Monday, April 14, 2008

An Inconvenient Wife

I've been in a reading mood all week. I have this stack from the library because all of my holds came in at the same time and it's just too tempting to pass up. I wish I was in more of a paint/declutter/get-ready-to-put-our-house-on-the-market mood because that looms nearer and nearer but in the meantime....I read.

Kelly A recommended this and I'm always up for a recommendation. The book centers around Lucy, a depressed socialite in the late 1880s. She claims to want to fit into her world of dinner parties, decorating houses and newest gowns but she is so unhappy and has fits of hysteria (mostly withdrawal symptoms due to her complete addiction to opium that was prescribed for her faulty uterus - ah....enlightened science). Her latest doctor realizes that she is not simply bored and unhappy, but that she is a caged bird. He uses hypnosis to uncover her subconscious will and promises as treatment to use suggestion so that she will find joy in the routines of her life. Under hypnosis, however, he discovers that she is severely repressed and uses his influence to "create" a new kind of woman to further his scientific research. When she becomes more opinionated, more ambitious, her husband is infuriated and embarrassed with what his high society wife has become. Of course, the affair between Lucy and her doctor doesn't help him feel any better, either.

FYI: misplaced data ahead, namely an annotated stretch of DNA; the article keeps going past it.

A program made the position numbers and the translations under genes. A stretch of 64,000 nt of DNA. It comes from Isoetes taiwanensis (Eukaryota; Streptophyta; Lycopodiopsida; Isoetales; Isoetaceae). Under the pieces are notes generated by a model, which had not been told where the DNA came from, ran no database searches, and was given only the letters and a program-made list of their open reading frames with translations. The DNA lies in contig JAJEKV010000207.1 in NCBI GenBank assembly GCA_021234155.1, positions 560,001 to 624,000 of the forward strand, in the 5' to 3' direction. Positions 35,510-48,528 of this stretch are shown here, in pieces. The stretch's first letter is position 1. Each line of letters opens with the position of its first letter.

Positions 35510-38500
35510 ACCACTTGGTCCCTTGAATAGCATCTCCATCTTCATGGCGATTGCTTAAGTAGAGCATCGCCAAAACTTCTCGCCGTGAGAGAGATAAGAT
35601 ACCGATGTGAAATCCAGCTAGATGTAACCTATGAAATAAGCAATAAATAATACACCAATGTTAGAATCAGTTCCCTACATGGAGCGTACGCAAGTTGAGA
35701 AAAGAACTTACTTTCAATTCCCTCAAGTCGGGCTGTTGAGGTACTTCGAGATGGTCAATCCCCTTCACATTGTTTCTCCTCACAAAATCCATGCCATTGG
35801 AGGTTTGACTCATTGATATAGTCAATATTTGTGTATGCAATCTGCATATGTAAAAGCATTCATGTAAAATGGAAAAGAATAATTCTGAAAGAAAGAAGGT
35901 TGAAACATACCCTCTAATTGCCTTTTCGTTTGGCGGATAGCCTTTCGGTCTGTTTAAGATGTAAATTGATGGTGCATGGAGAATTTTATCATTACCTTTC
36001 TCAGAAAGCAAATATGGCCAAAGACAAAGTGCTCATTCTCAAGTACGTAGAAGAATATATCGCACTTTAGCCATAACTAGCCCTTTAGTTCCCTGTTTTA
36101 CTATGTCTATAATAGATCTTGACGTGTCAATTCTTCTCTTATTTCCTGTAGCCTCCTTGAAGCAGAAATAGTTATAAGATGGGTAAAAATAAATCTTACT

I've always had the ability (to a fault) to get drawn into a novel. I feel the book. I felt melancholy when Lucy felt melancholy, agitated, annoyed and repressed when she did too. All this I enjoyed. I didn't enjoy the Chicagoesque ending. I'll stop there so I don't spoil it. A very interesting read. It doesn't seem that long ago but this elite class, the educated and sophisticated, honestly thought that the female brain was less evolved and that men needed to guide and protect females in all things (even picking out jewelry). That kind of talk enrages me but it was an interesting look at the history of depression and the role of woman. She was treated as such an anomaly for being depressed. Funny, but she would have fit right into today's world of women on anti-depressants. I wonder what that says about either of our worlds. Are we more repressed now? Are we caged birds?

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